A typical gallon of No. 6 fuel oil weighs 8 pounds and is 87% carbon and 12 % hydrogen (the missing percent is sulfur, ash, water and sediment). This gallon contains 6.95 pounds of carbon and 0.96 pound of hydrogen. From the data presented earlier, we can compute that 18.49 pounds of oxygen are needed to burn the carbon and 7.62 pounds of oxygen must be provided to burn the hydrogen in this gallon of fuel oil. This represents a total requirement of 26.11 pounds of oxygen. Since air is only 23% oxygen by weight, it will take 113.5 pounds of air (26.1 ÷ 0.23) for the complete and perfect (0% excess air) combustion of this gallon of fuel. Assuming there are 13 cubic feet of air to the pound, 1476 cubic feet of air are required to burn each gallon of fuel. A 50 gallon per hour burner (about 200 boiler HP) would need nearly 74,000 cubic feet of air per hour (or 1230 scfm) to fire without any allowance for excess air.
The Real World
In the real world, however, there must always be more air supplied to the combustion process than the theoretical or stoichiometric air requirement. This is because no burner made is this “perfect”. This “extra” air is referred to as “excess air.” If 20% more than the theoretical air requirement is supplied, we say that the burner is operating at 20% excess air. Another way of stating the same thing is to say that the burner is operating with 120% “total air.”
Complete combustion of our one gallon of No. 6 fuel oil with 20% excess air would require 136 pounds of air. The 50 gallon per hour burner would actually require about 90,000 cubic feet of air per hour.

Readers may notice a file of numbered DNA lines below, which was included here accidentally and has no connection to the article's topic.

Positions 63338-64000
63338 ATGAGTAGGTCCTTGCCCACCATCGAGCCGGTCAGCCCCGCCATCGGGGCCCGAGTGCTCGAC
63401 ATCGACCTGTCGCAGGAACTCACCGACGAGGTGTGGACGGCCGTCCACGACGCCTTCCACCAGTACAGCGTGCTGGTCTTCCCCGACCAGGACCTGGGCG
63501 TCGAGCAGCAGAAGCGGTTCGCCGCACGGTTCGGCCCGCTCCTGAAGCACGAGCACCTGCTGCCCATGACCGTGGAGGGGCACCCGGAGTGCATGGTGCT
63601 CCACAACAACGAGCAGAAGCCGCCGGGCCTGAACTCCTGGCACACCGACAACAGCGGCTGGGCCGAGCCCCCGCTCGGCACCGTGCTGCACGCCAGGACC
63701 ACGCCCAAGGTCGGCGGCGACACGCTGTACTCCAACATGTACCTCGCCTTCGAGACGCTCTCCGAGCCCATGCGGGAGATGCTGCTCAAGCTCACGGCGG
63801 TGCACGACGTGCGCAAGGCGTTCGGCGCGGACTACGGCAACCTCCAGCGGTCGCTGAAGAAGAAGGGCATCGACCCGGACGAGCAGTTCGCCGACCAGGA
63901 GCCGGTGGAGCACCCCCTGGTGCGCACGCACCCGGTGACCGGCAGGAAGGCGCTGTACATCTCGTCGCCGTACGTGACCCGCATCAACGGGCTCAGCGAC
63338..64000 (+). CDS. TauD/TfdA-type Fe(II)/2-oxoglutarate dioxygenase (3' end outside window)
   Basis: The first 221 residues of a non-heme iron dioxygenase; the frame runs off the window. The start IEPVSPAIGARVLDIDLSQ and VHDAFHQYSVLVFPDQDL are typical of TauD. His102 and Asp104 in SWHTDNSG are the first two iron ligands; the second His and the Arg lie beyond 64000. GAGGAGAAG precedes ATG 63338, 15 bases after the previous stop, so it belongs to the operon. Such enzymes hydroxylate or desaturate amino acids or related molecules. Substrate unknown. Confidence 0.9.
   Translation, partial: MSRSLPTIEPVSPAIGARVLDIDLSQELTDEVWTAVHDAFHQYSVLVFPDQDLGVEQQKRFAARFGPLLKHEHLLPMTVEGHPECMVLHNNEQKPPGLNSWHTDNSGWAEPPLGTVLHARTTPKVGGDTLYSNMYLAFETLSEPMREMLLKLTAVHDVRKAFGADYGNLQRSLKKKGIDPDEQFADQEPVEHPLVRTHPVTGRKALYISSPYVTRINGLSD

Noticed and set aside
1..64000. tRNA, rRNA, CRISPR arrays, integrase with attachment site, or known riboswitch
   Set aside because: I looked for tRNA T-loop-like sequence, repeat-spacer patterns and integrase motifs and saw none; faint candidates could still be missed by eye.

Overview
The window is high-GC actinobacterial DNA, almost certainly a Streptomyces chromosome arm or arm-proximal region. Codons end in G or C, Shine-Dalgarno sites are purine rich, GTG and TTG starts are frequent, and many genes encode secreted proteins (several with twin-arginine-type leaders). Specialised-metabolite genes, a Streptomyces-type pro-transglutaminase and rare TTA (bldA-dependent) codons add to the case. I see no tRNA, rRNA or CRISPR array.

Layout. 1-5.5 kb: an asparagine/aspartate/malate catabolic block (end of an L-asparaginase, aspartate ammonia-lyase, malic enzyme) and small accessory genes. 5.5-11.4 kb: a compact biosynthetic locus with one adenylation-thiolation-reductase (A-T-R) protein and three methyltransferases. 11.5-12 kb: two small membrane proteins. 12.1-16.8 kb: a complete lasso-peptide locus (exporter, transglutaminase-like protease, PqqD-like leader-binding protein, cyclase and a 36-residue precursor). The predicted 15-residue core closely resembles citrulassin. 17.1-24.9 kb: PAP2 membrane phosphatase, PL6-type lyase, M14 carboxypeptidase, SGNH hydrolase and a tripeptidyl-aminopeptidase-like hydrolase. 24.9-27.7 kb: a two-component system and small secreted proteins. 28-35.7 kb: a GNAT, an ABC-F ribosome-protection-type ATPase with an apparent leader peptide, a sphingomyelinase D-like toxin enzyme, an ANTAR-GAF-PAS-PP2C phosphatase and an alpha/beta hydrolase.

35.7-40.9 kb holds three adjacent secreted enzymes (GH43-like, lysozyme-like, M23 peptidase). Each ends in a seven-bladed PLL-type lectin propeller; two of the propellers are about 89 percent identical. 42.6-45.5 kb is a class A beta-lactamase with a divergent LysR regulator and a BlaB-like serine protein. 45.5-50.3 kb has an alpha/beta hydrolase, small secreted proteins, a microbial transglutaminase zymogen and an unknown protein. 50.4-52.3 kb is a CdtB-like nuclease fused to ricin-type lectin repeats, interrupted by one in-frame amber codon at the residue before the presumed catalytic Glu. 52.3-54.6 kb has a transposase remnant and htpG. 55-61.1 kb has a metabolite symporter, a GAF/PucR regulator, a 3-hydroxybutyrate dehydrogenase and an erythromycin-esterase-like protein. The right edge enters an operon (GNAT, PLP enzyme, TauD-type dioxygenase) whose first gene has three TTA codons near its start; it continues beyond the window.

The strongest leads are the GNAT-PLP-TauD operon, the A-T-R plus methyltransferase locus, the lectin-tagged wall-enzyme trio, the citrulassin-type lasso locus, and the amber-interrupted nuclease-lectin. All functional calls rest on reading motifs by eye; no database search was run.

For any particular burner-boiler combination, there is an ideal “minimum excess air” level for each firing rate over the turn-down range. Greater air flows would waste fuel because of the increased mass flow of hot gases leaving the stack. Lesser amounts of air would cause fuel waste because the fuel would not be burned completely. Typically, burners require much higher levels of excess air when operating near their minimum firing rates than they do at “high fire.” Table 4 shows a typical relationship between percent firing rate and the excess air required to insure complete combustion of the fuel. In many cases, even though stack temperature might decrease at low fire, efficiency suffers because so much of the fuel energy is lost to heat this excess air.
Other posts in this series:
- Understanding Local Law 87 – and laws like it
- Combustion Theory: The Basics
- Combustion Theory: Variables – Account for variations in oxygen and fuel
- Combustion Theory: Efficiency – Calculate efficiency and losses
- Combustion Theory: FGR – See how flue gas recirculation reduces NOx
- Combustion Theory: Combustion Controls – Learn how cutting-edge tech can cut your emissions
- Combustion Systems: Design – Basic principles to follow when designing your combustion system
- Combustion Systems: Troubleshooting: Burner problems and their causes
- Combustion Control: Strategies – Linkage vs. Linkageless, and why you should care